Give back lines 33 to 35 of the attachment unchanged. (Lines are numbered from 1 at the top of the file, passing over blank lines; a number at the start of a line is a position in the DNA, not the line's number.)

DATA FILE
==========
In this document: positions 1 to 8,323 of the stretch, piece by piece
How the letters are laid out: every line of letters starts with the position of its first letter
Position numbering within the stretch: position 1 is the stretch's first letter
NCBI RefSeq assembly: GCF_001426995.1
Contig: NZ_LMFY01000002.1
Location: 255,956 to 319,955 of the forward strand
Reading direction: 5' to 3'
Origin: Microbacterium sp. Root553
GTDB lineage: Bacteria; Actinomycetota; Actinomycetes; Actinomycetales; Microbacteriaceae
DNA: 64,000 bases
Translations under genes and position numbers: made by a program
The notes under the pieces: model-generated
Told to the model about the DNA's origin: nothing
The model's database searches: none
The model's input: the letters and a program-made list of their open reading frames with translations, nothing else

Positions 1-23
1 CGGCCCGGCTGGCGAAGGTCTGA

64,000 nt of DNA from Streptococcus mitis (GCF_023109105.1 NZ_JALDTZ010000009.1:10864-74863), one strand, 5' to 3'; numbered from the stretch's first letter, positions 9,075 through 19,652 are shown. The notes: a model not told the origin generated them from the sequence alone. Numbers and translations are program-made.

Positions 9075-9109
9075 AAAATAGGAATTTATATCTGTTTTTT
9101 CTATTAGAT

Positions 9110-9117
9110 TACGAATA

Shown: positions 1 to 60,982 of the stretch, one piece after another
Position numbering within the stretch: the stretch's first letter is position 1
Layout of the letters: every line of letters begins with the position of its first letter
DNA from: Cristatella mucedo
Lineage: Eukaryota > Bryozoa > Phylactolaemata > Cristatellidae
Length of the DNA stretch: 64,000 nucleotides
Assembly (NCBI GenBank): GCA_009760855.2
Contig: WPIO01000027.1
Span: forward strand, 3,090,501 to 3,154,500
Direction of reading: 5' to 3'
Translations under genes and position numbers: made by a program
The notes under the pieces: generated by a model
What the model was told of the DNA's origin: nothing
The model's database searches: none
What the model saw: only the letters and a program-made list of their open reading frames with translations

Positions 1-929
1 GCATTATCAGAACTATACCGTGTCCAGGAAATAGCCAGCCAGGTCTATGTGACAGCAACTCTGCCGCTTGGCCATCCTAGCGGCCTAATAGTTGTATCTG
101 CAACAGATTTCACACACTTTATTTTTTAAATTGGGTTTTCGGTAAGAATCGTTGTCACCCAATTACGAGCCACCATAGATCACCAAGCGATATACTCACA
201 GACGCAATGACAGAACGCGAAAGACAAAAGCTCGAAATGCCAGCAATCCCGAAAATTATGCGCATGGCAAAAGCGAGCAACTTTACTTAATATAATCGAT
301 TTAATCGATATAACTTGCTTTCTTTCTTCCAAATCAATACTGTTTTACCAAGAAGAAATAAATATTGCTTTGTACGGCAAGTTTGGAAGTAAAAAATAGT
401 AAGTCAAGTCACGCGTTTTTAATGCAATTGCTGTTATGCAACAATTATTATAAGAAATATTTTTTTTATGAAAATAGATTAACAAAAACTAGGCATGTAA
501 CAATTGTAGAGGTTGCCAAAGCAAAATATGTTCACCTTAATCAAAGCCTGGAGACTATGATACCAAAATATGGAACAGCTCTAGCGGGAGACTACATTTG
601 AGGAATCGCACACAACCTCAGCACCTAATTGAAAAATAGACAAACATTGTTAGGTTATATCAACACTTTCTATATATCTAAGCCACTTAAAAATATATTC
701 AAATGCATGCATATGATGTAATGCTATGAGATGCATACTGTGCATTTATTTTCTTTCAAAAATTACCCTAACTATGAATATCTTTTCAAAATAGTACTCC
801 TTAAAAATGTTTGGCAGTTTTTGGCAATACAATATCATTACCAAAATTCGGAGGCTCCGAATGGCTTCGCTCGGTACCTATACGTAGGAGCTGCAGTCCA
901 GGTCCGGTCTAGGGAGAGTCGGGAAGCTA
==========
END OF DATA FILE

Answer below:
Direction of reading: 5' to 3'
Translations under genes and position numbers: made by a program
The notes under the pieces: generated by a model